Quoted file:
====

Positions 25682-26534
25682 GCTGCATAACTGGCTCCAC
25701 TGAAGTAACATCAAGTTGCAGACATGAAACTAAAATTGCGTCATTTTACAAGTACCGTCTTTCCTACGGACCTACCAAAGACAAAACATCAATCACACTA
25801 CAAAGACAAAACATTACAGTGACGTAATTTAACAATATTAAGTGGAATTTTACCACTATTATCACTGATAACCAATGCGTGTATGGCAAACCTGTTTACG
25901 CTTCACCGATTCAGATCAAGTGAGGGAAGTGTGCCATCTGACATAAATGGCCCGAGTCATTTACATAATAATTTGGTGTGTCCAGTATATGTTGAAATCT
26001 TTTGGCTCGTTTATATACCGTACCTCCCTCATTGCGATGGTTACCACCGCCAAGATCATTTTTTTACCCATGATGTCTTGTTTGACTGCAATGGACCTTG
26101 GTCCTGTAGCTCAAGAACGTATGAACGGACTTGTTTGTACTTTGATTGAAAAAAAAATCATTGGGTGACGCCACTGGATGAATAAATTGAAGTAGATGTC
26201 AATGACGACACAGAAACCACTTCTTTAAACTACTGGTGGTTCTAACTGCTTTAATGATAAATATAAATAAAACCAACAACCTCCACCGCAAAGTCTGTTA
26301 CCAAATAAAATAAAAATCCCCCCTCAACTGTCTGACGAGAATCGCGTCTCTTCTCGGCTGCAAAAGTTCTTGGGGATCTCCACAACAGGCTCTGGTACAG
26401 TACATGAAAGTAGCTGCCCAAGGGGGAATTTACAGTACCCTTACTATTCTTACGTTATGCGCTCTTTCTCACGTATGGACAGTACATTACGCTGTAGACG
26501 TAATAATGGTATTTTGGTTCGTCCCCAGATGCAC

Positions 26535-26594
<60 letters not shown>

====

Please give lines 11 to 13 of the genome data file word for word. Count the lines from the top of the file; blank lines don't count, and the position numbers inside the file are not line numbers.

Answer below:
26501 TAATAATGGTATTTTGGTTCGTCCCCAGATGCAC

Positions 26535-26594
<60 letters not shown>